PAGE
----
IRRADIATED ALLOGENIC CANCELLOUS BONE & MARROW
What is a bone allograft?
One of the treatment options available to your attending
surgeon is the use of a tissue transplant called allograft. Allografts are
specially processed human tissues donated for the express purpose of being
transplanted to benefit the health of another person.
What are the benefits of using a bone allograft?
Allografts are used to replace or repair tissues lost to
disease, trauma, or congenital defects. The use of an allograft eliminates
the need for a second surgery site to recover an autograft, a graft taken
from the recipient himself. This reduces the potential for complications
arising from the additional surgery which includes increased blood loss,
increased pain, and a longer recovery time. In many cases, only an allograft
will provide sufficient human tissue to allow for the successful surgical
treatment of the existing medical condition.
What are the risks with a bone allograft?
The Rocky Mountain Tissue Bank makes every effort to
ensure that each allograft is as safe and risk-free as possible. Extensive
medical screening of all donated tissues is done. All medical testing
recommended by the FDA and the American Association of Tissue Banks are
performed on each graft. All test results must be "negative" before the
tissues are released for transplant. There has never been a reported
case of infectious disease transmission from an allograft which was
processed using the procedure followed by the Rocky Mountain Tissue Bank.
Who provides allograft tissue?
The Rocky Mountain Tissue Bank, a Colorado non-profit
corporation, is available to your surgeon to provide allografts. It is
accredited by the "AATB" (American Association of Tissue Banks) to
give you the greatest assurance of allograft quality and safety and meets
all current FDA and AATB requirements.
What does accreditation by the "AATB" (American
Association of Tissue Banks) mean?
This ensures that the operation of the bank conforms to
the standards established by the "AATB" (American Association of Tissue
Banks) for the retrieval, processing, storage, and distribution of all
How is accreditation
of the application form, banks undergo a strenuous on-site inspection of
their facilities and operations by a team of inspectors designated by AATB's
accreditation committee. Inspectors monitor banks for compliance with all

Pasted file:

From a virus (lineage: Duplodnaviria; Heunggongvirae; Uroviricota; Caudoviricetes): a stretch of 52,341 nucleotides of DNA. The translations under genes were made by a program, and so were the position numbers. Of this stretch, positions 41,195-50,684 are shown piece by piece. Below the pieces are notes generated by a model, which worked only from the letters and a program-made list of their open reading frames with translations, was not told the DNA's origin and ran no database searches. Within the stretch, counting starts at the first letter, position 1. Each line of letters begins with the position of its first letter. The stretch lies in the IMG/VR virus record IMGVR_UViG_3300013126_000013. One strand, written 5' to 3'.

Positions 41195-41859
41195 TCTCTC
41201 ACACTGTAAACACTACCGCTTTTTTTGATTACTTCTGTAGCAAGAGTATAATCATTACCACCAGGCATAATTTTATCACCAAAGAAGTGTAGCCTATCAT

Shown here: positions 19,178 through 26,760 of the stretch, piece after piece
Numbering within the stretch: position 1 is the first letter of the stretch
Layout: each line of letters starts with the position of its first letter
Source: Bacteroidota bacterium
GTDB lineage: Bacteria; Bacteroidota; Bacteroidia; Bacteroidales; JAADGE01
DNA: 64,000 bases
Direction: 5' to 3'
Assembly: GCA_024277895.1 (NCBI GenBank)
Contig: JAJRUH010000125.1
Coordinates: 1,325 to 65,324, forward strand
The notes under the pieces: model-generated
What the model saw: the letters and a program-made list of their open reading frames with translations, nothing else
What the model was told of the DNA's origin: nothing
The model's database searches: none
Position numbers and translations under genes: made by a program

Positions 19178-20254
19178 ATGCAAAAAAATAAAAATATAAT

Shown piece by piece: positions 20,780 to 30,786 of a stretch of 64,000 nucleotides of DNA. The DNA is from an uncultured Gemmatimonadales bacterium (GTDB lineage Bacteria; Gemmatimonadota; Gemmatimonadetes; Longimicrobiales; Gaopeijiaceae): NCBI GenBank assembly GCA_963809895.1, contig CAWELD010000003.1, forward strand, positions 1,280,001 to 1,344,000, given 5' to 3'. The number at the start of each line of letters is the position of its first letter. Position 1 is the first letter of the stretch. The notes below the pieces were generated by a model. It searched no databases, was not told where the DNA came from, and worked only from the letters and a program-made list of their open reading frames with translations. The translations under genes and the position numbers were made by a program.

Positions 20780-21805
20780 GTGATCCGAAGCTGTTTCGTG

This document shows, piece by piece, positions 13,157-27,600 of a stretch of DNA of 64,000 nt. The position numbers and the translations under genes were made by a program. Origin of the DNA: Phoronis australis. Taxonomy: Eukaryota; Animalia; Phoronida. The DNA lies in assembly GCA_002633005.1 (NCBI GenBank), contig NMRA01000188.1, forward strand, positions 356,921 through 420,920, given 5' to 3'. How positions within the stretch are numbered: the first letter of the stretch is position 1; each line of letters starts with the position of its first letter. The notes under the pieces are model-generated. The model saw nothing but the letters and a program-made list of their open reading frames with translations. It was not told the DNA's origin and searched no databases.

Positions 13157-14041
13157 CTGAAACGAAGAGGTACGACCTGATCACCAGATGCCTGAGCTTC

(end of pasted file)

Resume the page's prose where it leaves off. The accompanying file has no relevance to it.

aspects of the association's standards and procedures such as record
keeping, quality control, donor selection criteria, patient history and
safety. These inspections are repeated periodically to ensure the continued
compliance with standards.
What is the effectiveness of Irradiated Allogenic Cancellous Bone and
It is reported to
Rocky Mountain Tissue Bank by clinicians using our allograft material on
their patients that they are producing faster, more predictable results as
indicated by the following statements:
Hilt Tatum Jr., DDS
developed the sinus graft
procedure and has a many years experience using dental implants. He
has utilized Irradiated Allogenic Cancellous Bone and Marrow furnished by
the research efforts of Dr. Hiatt since 1974. He reports the following:
"Bone grafting procedures to create adequate sites to
receive implants have been routine in my practice for twenty-three years.
Over 2,700 grafts, including 1,700 sinus augmentations, have been done. The
entire range of graft materials has been utilized and evaluated for its
effectiveness. Clinical evaluation and histologic studies have shown that
Irradiated Allogenic Cancellous Bone and Marrow gives results closest to
those obtained with autogenous bone than any other available material. This
relates to the speed and quality of the new bone formation."
Manuel Chanavaz, MD, DDS,
Professor, Department of
Implantology, Lille University, France, in his recent published study for
the Journal of Oral Implantology reports:
"An analysis of different graft material used in 665
sinus grafts over a 15 year period revealed no major complications or
failures with Irradiated Allogenic Cancellous Bone and Marrow and its clear
superiority to demineralized bone."